The backup failed: not enough disk space to create the volume shadow copy on the storage location.

I had a plan. Windows automatically creates a file called hiberfil.sys, which is roughly the same size as the amount of RAM in the system. Removing hiberfil.sys is easy, and frees up plenty of space. Just open a command prompt with administrator permissions and type:

powercfg.exe –h off

You can guess how to re-enable it later. I retried the backup and it worked. Next, I removed the old hard drive – my insurance policy – and attached the new one.

A little-known fact, which many people discover in bad circumstances: restore is harder than backup. This was no exception. I was expecting to boot from the Vista setup DVD, choose a restore option, and have my system back as it was. I was also hoping that I’d be able to resize the partitions, otherwise I’d be no better off than before, but if necessary that could be tackled later.

It didn’t go well. I booted from the Vista setup DVD, and clicked through several repair options selecting to use Windows Complete PC Restore. I arrived at this dialog (with apologies for the quality; it’s a photo of the screen):

The dialog says: This will delete any existing partitions and reformat all disks to match the layout of the backup. Yes, I had four partitions to restore. Still, this dialog caused me some anxiety. There were other physical disks in the machine, which I had not backed up recently; would Vista also format and re-partition these? I thought probably not; but to be on the safe side I powered down, disconnected the other drives, and started again. I then confidently clicked Finish.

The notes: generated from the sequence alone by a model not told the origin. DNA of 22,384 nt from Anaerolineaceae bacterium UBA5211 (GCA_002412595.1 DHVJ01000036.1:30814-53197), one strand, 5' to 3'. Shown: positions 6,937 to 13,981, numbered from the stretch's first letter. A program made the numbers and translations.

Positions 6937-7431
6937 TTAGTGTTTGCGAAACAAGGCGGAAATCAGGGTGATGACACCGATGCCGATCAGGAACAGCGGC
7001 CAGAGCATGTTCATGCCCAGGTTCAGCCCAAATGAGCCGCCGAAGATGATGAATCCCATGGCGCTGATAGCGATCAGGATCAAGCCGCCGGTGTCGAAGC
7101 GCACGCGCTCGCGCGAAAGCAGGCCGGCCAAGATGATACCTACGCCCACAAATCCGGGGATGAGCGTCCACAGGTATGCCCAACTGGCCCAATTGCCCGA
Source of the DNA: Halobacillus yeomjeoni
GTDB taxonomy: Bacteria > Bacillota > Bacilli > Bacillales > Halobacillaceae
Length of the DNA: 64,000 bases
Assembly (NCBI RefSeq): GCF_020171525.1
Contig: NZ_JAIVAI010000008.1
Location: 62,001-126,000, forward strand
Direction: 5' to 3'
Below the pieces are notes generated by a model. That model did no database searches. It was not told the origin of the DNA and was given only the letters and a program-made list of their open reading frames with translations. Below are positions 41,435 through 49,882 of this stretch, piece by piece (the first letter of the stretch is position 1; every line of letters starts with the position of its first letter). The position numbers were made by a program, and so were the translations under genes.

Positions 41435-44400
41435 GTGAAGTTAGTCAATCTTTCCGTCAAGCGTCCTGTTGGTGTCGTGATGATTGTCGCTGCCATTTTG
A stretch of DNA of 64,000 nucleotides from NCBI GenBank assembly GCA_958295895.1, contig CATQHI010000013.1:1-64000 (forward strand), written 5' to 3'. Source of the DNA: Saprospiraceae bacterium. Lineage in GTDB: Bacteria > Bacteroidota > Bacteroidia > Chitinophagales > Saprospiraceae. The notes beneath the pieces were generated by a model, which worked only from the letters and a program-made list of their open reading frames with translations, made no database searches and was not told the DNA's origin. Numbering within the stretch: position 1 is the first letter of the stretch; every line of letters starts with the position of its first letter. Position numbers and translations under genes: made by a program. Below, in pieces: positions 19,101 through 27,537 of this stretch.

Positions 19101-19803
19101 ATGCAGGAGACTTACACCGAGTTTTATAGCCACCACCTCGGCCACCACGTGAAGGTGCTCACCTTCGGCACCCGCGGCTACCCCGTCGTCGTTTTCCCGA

Unfortunately I got this notorious dialog:

There are too few disks on this computer or one or more of the disks is too small. Add or change disks so they match the disks in the backup, and try the restore again.

Do you ever want to argue with your computer? I’d removed a 180GB drive, and replaced it with a 1TB drive, but Vista was insisting that it was too small.

Time to Bing, or should that be Google? I found this discussion, headed discouragingly A Windows Complete PC Restore always fails.